For most goat ranchers, one of the yearly rituals at the end of kidding season is to round most or all of the bucklings up and take them to the sale barn. If you don't do something with them, they will breed their little sisters. But the sale isn't the only option. Some ranchers keep the bucklings in a separate pen for a couple months to let them grow. Then, when they take them to the sale, the prices can be much higher - meaning more profit. But what if there isn't enough room for an extra pen? Many people suggest castration.
The idea behind castration is that you can keep the bucklings with the rest of the herd during the 60 to 90 day growth period. This way they cannot breed their little sisters - but this way you don't need a separate pen. Since most of the bucklings sold at the sale are used for slaughter, it doesn't matter whether or not they are intact. But, for some people, this concept has a few flaws.
For starters, the only economical methods of castration are not as safe or effective as you might like. Most ranchers use the banding method. But it can have some major drawbacks. If both testicles are not completely trapped by the band, you can have a "wether" with just enough manhood to really mess things up. While this is not very likely, it only takes one. Infection is another issue that the banding method faces. It doesn't take very many dead goats to destroy your increased profit.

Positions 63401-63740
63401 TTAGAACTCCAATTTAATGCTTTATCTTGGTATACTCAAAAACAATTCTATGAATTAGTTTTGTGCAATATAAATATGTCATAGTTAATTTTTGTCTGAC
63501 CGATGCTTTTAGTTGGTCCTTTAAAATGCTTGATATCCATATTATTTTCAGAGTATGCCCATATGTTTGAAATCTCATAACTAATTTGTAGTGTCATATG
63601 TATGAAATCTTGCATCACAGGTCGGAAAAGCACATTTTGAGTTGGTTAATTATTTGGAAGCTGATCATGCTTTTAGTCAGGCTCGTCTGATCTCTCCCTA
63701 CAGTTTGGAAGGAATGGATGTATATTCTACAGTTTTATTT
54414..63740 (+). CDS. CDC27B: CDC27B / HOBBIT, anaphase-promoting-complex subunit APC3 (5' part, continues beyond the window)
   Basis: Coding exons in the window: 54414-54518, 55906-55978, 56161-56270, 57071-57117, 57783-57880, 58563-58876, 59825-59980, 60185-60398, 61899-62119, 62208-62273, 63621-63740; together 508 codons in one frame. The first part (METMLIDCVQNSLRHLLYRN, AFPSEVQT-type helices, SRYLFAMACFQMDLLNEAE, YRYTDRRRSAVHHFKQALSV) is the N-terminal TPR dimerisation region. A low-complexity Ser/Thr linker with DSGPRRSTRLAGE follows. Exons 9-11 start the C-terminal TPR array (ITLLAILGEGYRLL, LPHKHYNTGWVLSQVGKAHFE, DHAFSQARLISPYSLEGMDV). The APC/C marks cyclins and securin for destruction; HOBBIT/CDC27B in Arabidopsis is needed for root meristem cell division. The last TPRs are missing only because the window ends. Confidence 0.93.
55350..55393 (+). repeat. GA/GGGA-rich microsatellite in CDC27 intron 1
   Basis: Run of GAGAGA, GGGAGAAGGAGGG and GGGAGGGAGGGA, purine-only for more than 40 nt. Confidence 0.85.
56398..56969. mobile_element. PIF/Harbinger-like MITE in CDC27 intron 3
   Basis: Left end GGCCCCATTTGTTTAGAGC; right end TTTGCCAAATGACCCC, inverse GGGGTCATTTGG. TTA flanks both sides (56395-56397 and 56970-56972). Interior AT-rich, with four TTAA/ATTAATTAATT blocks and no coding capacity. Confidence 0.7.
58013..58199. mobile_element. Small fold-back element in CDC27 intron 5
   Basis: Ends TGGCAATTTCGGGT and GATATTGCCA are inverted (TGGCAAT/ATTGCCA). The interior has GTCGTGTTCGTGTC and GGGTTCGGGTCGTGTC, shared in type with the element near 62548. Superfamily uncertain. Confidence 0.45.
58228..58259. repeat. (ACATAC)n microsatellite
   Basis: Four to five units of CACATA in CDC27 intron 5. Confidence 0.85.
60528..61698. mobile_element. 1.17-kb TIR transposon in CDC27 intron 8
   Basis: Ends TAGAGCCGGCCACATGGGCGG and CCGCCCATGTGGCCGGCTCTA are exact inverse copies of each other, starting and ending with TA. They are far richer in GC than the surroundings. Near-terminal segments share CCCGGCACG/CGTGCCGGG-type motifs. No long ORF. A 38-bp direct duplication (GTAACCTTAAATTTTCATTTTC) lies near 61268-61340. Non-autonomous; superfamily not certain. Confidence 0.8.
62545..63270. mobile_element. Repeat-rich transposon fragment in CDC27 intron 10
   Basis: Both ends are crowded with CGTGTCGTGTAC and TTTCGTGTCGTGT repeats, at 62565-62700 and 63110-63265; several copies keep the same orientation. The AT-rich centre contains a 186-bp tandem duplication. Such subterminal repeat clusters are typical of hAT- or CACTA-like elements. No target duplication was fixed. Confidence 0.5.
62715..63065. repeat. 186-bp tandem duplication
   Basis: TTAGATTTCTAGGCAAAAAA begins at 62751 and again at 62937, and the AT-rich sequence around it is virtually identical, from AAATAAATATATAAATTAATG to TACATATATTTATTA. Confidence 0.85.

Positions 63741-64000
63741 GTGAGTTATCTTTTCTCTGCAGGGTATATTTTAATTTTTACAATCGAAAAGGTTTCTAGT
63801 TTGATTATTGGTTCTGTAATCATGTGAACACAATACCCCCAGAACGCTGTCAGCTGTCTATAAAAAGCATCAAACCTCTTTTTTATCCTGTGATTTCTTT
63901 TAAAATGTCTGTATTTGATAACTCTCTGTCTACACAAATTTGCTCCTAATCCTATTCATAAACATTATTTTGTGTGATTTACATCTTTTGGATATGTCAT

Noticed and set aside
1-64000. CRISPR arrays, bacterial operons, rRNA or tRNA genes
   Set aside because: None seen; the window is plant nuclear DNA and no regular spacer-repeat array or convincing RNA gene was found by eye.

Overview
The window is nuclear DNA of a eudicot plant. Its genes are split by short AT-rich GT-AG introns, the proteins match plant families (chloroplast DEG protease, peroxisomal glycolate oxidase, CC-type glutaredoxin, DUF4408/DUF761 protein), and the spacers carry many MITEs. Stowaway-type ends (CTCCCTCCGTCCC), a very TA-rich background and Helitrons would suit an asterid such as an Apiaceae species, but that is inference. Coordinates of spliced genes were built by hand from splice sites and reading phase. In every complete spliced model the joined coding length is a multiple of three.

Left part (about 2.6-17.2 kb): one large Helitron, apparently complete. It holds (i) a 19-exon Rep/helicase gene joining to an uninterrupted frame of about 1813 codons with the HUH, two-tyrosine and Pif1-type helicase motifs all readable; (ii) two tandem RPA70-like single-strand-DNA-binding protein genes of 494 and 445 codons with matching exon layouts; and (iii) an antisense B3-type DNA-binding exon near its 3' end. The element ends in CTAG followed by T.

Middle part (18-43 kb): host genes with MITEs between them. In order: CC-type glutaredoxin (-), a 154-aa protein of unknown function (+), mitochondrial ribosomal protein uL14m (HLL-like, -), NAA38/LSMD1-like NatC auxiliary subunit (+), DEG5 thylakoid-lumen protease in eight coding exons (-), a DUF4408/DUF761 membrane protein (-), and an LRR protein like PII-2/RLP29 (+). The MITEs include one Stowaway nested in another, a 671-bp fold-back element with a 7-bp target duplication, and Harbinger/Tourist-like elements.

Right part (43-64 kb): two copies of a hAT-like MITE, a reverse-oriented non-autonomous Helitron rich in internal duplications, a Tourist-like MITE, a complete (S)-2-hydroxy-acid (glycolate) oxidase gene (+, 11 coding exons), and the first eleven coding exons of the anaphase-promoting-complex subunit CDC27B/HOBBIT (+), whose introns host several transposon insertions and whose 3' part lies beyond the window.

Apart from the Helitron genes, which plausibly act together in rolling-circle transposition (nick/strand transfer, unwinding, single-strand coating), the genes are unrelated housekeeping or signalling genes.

But these are not the only concerns. As many ranchers are aware, much of the meat goat market is driven by ethnic ceremonies. In these ceremonies, many groups prefer to have intact bucks - not wethers. By wethering the bucklings, the potential market for the animals decreases.
All this considered, castration is still not a bad idea. For many people the advantages outweigh the risks. Besides, many of these negatives are also region specific. Certain ethnic groups are more concentrated in various parts of the country; so depending on where you live, wethering may not be an issue. Infection is also much more likely in warmer climates.
But as I often mention, part of the fun in goat ranching is trying new strategies to see if they will work for you. So don't be afraid to experiment. You might even try wethering half of your bucklings and leaving the other half intact. Then by comparing the sale prices you can quickly tell whether or not you want to castrate again next year.